Dec. 30, 2011, 2:18 p.m.
The Carnegie Endowment published a paper on the economic underpinnings of revolution in Tunisia. The paper explores how high unemployment among the youth, a high number of marginal jobs, growing income inequality, and regional disparity led to the overthrow of the Ben Ali government. The paper provides suggestions for the current government to overcome the problems. The paper can be found here.
As the country moves away from its former regime, policymakers need to build the confidence of citizens in the ongoing democratization process and set the foundations for the rule of law and good governance. The newly elected government should devise a consistent package of policies, relying on a credible discourse, concrete goals, a timetable to achieve them, and accountability to the population.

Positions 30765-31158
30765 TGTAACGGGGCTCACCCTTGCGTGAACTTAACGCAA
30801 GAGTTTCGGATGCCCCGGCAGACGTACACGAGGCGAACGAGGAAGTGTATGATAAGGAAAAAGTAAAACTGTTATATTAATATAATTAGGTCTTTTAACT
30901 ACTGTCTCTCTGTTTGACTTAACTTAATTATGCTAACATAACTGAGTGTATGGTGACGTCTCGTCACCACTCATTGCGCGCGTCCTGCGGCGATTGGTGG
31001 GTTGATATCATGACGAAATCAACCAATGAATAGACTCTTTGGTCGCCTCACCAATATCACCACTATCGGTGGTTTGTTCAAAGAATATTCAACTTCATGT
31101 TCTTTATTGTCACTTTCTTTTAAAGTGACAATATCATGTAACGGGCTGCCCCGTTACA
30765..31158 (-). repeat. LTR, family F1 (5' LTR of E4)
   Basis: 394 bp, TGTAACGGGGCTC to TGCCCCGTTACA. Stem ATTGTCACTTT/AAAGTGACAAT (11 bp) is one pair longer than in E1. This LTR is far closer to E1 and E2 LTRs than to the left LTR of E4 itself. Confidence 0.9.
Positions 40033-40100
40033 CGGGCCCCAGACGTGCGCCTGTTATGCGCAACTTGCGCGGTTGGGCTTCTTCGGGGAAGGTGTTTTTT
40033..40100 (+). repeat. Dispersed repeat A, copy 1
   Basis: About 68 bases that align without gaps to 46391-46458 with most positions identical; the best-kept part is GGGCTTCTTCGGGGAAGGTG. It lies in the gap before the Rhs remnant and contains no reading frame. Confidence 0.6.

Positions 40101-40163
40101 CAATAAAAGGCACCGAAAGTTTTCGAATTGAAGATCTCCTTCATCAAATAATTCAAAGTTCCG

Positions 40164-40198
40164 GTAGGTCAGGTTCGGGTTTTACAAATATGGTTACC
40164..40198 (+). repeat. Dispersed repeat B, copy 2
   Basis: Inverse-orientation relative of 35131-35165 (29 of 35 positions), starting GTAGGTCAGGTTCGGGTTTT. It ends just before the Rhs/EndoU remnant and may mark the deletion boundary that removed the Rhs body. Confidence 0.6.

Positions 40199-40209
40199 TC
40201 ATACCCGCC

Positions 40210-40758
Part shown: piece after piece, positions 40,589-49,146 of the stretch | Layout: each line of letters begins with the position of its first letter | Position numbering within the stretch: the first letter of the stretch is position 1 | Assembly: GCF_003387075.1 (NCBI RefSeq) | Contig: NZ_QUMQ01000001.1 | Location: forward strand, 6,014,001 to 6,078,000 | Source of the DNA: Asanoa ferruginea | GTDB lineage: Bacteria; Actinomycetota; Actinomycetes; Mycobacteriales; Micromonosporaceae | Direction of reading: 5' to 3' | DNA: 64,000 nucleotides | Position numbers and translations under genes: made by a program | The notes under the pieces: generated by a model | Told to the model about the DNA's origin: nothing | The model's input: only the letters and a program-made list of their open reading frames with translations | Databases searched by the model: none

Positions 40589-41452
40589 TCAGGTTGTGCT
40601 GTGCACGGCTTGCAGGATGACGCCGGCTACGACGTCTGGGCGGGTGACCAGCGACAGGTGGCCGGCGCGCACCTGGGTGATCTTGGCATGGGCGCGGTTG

Striking a delicate balance between efficiency and social justice in economic policy and between a favorable investment climate and transparent incentive programs will no doubt be challenging. Tunisia’s elected government will not have much room to maneuver and increase public investment because a large part of the budget is absorbed by nondiscretionary spending. It will also need to keep both the public deficit and debt under control. In the current international context, the country’s excessive level of public debt may only weaken investors’ confidence and hurt growth prospects. The private sector is therefore essential for Tunisia’s economic future. The newly elected government must promote private-sector development by removing inefficient regulations and fighting corruption. Instead of rents for patronage, the government needs to offer appropriate incentives based on economic efficiency and social justice.